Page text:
Is this who I think it is??

IMG_2343IMG_2342I wandered further along the trails at the Wellington Preserve for a second time this week, after a heavy rain. There were very few birds out and about, though I noticed most of my familiar wetlands friends on the signs illustrating the wildlife that might be sighted at the preserve

I remarked to myself that the only bird on the signs that I had never seen before was the Loggerhead Shrike. IMG_2348As I walked along the quiet, empty pathways, I heard an unfamiliar bird song coming from nearby. When I looked up at the exposed branches of a small narrow tree, I spotted an unfamiliar shape, looking the other way, and thought to myself, “Could that possibly be a Loggerhead Shrike!?”IMG_2350 As he fluffed up his feathers and turned his head, I saw the unmistakable, hooked beak. I DO believe that is exactly what I saw! The fairly common Loggerhead Shrike “is a songbird with a raptorโ€™s habits” (All About Birds), and their sharp curved beak is specially designed to capture the types of prey they eat, including insects, small rodents, amphibians, reptiles, and even small birds. IMG_2352In fact, gruesome as it sounds, the pretty Shrike is also known as the ‘Butcher Bird’, because it sometimes “kills its prey using its hooked bill [and] often stores uneaten prey by impaling it on thorn or barbed wire, returning to eat it later.” (Audubon). Yikes!! ๐Ÿ˜ณ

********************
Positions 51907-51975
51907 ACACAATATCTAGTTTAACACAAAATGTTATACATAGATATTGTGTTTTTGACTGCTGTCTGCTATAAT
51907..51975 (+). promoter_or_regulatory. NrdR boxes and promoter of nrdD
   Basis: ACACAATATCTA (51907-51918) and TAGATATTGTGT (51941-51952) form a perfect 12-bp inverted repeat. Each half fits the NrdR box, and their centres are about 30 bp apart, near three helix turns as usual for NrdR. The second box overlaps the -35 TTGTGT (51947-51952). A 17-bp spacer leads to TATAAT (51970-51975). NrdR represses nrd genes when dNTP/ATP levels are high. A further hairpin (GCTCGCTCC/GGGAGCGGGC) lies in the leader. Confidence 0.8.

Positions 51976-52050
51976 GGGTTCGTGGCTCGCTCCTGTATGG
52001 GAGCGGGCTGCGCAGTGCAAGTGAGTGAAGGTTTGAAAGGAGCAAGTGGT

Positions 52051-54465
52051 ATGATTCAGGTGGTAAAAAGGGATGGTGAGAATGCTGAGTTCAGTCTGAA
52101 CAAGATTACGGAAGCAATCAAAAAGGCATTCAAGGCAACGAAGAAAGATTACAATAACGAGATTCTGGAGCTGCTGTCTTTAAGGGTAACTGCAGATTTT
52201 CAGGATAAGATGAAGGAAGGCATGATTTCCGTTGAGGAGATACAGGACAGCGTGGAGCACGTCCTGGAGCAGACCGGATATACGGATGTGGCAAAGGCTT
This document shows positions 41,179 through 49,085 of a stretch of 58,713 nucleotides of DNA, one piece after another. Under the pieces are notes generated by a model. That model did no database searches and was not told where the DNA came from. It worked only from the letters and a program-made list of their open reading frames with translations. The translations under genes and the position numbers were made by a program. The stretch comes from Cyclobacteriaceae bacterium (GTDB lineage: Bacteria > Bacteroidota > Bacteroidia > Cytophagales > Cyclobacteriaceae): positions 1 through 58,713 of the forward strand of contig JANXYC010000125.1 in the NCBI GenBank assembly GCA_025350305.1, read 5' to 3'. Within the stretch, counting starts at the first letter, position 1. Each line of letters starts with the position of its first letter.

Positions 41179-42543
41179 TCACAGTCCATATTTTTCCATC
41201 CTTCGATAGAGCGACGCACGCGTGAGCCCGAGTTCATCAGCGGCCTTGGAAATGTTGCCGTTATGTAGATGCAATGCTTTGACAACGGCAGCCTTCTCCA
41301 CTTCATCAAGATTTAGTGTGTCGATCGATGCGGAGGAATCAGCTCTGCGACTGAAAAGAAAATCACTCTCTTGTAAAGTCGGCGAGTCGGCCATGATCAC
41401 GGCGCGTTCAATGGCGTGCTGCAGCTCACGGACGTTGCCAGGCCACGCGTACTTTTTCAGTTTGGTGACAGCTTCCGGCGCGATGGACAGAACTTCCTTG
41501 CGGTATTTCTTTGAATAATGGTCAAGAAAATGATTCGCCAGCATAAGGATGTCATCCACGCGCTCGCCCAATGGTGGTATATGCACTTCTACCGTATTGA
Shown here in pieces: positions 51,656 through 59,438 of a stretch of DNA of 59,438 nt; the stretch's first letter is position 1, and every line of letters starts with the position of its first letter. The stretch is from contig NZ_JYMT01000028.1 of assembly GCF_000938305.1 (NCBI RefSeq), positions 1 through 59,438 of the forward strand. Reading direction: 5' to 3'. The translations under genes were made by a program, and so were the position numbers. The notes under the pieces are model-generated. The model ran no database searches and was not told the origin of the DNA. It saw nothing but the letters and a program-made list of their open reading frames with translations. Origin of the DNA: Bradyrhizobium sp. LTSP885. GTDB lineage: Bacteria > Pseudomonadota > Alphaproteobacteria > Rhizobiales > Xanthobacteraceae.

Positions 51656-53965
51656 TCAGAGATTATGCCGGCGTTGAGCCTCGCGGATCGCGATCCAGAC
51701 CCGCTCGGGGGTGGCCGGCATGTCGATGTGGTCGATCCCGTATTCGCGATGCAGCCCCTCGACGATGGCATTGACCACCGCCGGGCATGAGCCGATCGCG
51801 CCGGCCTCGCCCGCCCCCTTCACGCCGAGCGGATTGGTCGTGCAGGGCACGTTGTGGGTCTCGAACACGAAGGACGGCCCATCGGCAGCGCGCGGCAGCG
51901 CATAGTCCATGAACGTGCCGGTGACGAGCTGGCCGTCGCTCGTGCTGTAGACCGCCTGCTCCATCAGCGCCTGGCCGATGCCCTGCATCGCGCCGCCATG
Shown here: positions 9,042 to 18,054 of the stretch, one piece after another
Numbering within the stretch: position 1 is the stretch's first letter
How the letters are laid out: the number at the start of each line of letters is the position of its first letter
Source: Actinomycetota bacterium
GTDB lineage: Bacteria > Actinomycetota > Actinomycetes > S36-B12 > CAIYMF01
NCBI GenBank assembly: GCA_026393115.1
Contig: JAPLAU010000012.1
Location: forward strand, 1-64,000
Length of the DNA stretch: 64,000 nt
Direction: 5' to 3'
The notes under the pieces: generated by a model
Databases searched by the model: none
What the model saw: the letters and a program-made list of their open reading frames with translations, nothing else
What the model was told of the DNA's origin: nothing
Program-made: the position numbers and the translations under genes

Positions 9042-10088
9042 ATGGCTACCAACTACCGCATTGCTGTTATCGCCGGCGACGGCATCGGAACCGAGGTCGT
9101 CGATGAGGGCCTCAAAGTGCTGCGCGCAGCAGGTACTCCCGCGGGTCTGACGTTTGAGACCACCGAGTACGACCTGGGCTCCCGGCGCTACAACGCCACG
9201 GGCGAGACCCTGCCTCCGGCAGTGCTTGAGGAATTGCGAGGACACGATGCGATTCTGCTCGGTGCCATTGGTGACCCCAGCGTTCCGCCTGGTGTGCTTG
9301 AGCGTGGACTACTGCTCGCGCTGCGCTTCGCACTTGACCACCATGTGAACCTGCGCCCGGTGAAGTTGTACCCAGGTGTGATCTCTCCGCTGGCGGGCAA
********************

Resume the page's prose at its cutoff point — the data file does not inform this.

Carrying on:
Who, me??

Who, me??

No matter how common it is, and whatever its eating habits (!), I was very excited to see it – this Loggerhead Shrike was a first for me. 

This brief Bird Note episode is an excellent introduction to the Loggerhead Shrike, and also includes a video of the Shrike vocalizing (see box at bottom of link).

11 thoughts on “Is this who I think it is??

  1. Oh how very fun to get yourself a lifer BJ! Shrikes are so wonderful, and even if they are listed as common, they are not always around. I really like your photos here, and displayed in a mysterious order, too. The two close-ups highlighting his ferocious hook bill are my favorites. ๐Ÿ˜€

    • Thanks for sharing my enthusiasm, Jet! Speaking of his hooked beak, David Sibley has a wonderful drawing in his book showing the Loggerhead Shrike’s “larder” with his “victims” impaled on sharp twigs, waiting till the Shrike gets hungry later!!

  2. That’s a lovely little discovery, it is interesting that it is a Butcherbird, which is my bird of the week, but more so that my local butcherbird that visits me every day sang outside my window just as I read the part that said this Loggerhead Shrike was a Butcherbird, hows that!

    • Amazing timing, Aussiebirder! I loved your photos and audio. So funny that you see this bird every day, and for me it was such a new event. They have such a beautiful song, which just seems incongruous, considering their ‘character’ ๐Ÿ˜‰

      • I love the excitement in the birds song of the Grey Butcherbird, it always excites me to joy, in fact I just heard him singing just now!

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